CMMB Takes Another Step in the Fight Against Maternal Mortality
Around the world, the maternal death rate remains startlingly high and disproportionally affects impoverished communities. According to the most recent data, 94% of maternal deaths in a single year occurred in resource-poor areas of the world. Even more unsettling is the fact that with access to proper care, these deaths are often avoided.
At CMMB, we are working to change that statistic by identifying sustainable opportunities to bridge the gap between vulnerable communities and access to healthcare.
In March 2022, CMMB supported a major effort in the fight against maternal mortality in Kitui South Sub County of Kenya. Through the Children and Mothers Partnerships program (CHAMPS), CMMB built and equipped a brand-new maternity ward that will benefit an estimated population of 2,500, with a commitment to help support, train, and mentor health care workers at the facility.
Motherhood in Rural Kenya
In the communities throughout Kitui South, it’s not uncommon for women to give birth at home. Without access to proper medical resources and skilled health workers, at-home births can lead to life-threatening complications for both mom and newborn. Long distances to health facilities, unsafe travel conditions, and limited to no means of transportation are among the reasons contributing to this reality. It is also among the reasons that community health workers have long been vital to the health and well-being of these rural communities.
Community health workers make long journeys, often on foot, through the county to deliver health resources and basic medical care to families that would otherwise go without. Their work has resulted in an increased demand for maternal and newborn services. With the new maternity ward, community health workers can identify expecting mothers, encourage them to seek care, and successfully refer them to a more accessible facility.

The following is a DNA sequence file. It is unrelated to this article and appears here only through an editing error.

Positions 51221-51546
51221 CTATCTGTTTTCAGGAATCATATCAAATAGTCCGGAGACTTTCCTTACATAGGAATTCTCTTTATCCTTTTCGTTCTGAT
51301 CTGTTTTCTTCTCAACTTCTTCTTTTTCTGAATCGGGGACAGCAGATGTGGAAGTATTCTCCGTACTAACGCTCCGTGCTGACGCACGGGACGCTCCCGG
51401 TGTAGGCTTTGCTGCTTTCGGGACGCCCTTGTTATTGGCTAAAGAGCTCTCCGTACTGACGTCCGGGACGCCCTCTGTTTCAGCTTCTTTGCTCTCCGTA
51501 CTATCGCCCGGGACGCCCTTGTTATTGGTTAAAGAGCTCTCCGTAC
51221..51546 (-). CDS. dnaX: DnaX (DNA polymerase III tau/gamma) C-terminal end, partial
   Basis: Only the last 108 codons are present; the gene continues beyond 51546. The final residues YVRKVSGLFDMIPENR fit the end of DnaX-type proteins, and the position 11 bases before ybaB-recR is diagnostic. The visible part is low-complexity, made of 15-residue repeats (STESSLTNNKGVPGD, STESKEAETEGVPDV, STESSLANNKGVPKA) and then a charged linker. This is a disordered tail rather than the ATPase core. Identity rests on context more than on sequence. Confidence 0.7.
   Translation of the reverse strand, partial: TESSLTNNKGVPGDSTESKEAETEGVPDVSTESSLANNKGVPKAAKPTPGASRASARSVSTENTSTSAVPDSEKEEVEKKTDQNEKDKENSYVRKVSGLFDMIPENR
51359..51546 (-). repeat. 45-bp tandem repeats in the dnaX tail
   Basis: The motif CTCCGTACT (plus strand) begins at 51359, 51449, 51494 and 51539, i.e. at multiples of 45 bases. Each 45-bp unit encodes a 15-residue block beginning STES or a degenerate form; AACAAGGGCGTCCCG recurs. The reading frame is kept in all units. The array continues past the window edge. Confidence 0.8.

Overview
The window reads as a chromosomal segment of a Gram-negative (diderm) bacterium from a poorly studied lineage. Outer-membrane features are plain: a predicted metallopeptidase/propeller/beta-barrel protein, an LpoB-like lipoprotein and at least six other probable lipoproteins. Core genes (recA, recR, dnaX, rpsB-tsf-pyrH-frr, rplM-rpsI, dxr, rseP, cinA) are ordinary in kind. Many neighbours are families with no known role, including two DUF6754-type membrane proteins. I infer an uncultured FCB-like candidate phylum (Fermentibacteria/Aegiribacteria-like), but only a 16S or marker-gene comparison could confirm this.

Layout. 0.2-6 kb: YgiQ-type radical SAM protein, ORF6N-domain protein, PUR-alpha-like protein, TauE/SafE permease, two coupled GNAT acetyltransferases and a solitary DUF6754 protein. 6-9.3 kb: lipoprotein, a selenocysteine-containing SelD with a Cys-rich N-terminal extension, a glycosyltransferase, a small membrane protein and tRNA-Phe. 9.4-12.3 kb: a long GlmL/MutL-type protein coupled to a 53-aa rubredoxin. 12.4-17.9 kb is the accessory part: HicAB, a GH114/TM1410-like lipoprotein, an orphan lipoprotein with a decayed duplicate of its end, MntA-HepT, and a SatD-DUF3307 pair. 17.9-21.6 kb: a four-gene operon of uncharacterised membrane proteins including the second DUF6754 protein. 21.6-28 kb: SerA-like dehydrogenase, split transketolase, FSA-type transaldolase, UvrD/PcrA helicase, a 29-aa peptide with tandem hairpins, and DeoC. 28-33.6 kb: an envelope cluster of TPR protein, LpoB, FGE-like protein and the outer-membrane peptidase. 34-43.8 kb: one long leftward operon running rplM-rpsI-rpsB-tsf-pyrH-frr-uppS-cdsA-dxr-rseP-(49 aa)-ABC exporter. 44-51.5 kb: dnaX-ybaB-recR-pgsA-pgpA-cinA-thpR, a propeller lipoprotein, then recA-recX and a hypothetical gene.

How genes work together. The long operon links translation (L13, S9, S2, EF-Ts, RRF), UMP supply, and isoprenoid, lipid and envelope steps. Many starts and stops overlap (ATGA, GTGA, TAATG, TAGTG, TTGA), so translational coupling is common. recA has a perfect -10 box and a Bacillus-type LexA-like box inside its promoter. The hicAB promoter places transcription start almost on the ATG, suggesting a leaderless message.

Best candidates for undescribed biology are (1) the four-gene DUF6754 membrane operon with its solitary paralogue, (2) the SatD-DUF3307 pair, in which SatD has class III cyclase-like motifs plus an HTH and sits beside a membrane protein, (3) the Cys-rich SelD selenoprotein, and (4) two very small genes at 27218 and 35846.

Putting the Community First
On March 29, CMMB joined the Kitui County Ministry of Health and Sanitation to officially welcome mothers and newborns through its doors for care. It was an event that celebrated collaboration and health system strengthening, but as CMMB President and CEO Mary Beth Powers explained, it was the community that was at the heart of the festivities.
“Opening the maternity ward was a real joy as it was a beautiful place to support women during the birth process and to welcome newborns in a clean and safe setting to begin their journey,” said Powers. “Our community health workers encourage women to give birth in the facility with a skilled provider rather than the prior tradition of delivering at home and the ceremony helped introduce the community to the quality care that would now be available to them. So, while it was a great celebration for CMMB and our Ministry of Health partners, it really was an opportunity to inspire the community to give mothers and newborns the best start in life.”
In full operation today, the facility provides critical care and resources to expecting mothers, offers access to safe deliveries attended by skilled health workers, and supports mothers and newborns in their first months of life together. Since opening, our team has witnessed the number of women seeking care and skilled delivery services double, in addition to an uptake in child health services like immunization, growth monitoring, and deworming.
“Delivering my baby in this new facility has been a blessing,” said a new mother, who recently received care at the facility. “I really lack the best words to thank CMMB for remembering us as a community after the long wait for modern maternity. Thanks, a billion times, for touching our lives. Indeed, there is hope for mothers in our area and beyond—asanteni sana [thank you].”